Home Depot's Digital Infrastructure Investment Enabled Growth Through a Pandemic
What can $5.4 billion buy a business? Among other things, the ability to not only survive but actually thrive during a viral pandemic. That’s only if businesses invest that capital into the right programs, such as digital transformation, like Home Depot did.
Naturally, not all businesses have billions of dollars to invest in optimizing their digital properties. No matter what the size of a business is, however, the success of Home Depot at a time when other businesses struggled is a lesson all business owners can apply.
Home Depot unknowingly began its pandemic prep years ago
Four years ago, when Corona was nothing more than the name of a beer, Home Depot demonstrated some foresight. That’s when the hardware and home goods behemoth began to maximize its digital infrastructure.
In March of 2016, Home Depot began moving its data to Google’s Cloud. Prior to that time, Home Depot’s data and e-commerce lived on an amalgamation of localized servers, bogging down the business’ processes.
The beginning of that migration to the cloud was just that, a beginning. The following year, Home Depot went all-in on its digital strategy.
Putting its money where its money is
Late in 2017, corporate leadership for Home Depot announced a wholesale embrace of the omnichannel model for operations. CEO Craig Menear put it best.
“The front door of our store is no longer the front door of our stores,” Menear said. “It’s in the customer’s pocket, it’s on the job site, it’s in their homes.”
Getting Home Depot onto every job site along with the homes and pockets of North Americans didn’t come cheap, however. Home Depot committed that figure of $5.4 billion to build what it labeled as “One Home Depot.”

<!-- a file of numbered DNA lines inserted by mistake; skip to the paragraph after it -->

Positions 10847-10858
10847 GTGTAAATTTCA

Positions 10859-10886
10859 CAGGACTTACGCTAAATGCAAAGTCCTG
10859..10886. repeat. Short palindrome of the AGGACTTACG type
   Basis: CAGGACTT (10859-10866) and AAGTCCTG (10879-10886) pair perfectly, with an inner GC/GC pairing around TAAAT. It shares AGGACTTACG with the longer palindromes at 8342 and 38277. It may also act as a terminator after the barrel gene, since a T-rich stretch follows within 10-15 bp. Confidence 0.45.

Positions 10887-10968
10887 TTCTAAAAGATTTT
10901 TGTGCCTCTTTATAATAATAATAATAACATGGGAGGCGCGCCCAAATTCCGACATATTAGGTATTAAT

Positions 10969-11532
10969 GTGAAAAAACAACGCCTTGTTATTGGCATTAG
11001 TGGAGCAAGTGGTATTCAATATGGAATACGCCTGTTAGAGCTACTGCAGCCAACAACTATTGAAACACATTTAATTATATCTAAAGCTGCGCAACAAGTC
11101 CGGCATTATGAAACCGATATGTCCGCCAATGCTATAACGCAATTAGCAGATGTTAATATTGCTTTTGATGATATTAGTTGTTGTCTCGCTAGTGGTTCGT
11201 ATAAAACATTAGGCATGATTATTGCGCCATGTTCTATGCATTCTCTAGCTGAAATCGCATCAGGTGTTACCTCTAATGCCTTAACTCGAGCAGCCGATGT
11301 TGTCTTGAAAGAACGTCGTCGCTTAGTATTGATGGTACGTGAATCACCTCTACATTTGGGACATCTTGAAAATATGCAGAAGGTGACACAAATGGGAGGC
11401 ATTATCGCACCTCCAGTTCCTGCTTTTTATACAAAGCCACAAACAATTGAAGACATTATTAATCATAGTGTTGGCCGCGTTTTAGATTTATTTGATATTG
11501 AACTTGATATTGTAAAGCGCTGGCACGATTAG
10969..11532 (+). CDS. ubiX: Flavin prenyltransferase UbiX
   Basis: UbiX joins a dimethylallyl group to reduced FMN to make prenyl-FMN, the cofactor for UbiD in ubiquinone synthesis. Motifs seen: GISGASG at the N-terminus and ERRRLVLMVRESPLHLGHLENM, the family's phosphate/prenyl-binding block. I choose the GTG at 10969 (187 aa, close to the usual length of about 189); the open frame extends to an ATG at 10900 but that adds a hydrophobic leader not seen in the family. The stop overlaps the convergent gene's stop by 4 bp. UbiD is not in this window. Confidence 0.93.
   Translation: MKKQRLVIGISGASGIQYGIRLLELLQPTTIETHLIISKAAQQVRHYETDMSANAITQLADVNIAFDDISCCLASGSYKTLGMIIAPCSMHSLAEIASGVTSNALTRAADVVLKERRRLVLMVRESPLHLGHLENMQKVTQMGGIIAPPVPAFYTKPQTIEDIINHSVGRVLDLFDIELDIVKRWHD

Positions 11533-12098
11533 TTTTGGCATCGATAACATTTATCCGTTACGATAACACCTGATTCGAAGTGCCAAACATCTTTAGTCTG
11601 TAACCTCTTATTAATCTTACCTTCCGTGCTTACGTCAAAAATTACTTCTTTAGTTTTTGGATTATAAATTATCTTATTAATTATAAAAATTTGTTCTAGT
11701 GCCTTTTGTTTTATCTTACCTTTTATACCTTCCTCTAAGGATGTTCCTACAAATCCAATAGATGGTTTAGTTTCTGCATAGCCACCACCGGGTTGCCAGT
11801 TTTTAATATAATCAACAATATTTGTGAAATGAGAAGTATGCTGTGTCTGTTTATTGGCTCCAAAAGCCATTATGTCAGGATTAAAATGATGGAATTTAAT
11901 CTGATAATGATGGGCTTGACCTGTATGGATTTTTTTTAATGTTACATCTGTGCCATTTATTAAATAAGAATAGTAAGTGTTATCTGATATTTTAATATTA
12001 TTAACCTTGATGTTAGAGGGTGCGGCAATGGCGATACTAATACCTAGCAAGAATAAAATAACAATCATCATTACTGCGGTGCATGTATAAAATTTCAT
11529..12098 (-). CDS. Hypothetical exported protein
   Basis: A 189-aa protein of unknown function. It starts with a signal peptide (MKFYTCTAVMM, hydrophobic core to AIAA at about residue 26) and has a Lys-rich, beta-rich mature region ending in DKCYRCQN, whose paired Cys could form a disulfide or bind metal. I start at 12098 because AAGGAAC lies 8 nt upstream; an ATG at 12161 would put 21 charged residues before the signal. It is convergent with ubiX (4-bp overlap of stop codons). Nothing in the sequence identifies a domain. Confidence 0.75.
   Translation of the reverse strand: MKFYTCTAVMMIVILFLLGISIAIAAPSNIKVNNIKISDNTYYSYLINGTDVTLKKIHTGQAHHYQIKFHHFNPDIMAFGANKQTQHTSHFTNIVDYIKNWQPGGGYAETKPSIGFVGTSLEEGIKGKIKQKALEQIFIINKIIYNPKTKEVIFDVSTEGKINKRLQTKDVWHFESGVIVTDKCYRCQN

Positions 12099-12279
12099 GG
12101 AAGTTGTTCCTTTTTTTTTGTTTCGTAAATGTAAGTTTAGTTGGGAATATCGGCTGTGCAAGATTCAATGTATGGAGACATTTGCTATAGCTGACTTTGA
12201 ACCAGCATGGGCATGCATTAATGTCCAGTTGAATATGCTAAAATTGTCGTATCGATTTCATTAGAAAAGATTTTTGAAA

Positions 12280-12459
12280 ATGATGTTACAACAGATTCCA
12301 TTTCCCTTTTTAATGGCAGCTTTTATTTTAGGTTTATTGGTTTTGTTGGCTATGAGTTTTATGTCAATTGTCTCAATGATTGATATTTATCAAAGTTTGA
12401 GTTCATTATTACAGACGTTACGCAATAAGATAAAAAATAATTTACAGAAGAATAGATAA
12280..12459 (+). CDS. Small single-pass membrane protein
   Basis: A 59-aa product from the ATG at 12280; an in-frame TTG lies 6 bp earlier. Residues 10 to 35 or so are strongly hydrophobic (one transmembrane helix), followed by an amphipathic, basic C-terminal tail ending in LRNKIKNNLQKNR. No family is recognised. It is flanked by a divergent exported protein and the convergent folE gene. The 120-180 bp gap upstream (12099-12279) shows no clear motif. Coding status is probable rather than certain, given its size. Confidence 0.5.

The strategy centered on the idea that Home Depot’s mobile application, storefronts, and website were all parts of one whole. The strategy was to modernize the infrastructure in a way that each component relied upon and was optimized by the other two.
While the strategy boosted internal benefits, the main goal was clear: convince more people to open their wallets to Home Depot more often. That didn’t happen by simply throwing money at the business, however.
It happened because Home Depot used those resources to put the best digital tools at its disposal. To Home Depot’s credit, it then used those tools to actually execute its strategy well.
One Home Depot comes to life
One of the major shifts that occurred as the company built One Home Depot is the fulfillment of the migration to the cloud that began in 2016. Menear commented that no categories are excluded from an interconnected world and the business’s workforce made that a reality.
Home Depot took on the massive task of converting all of its inventory at every store and in its distribution centers to digital files. It then made them available to not only its personnel but anyone using its mobile app or website.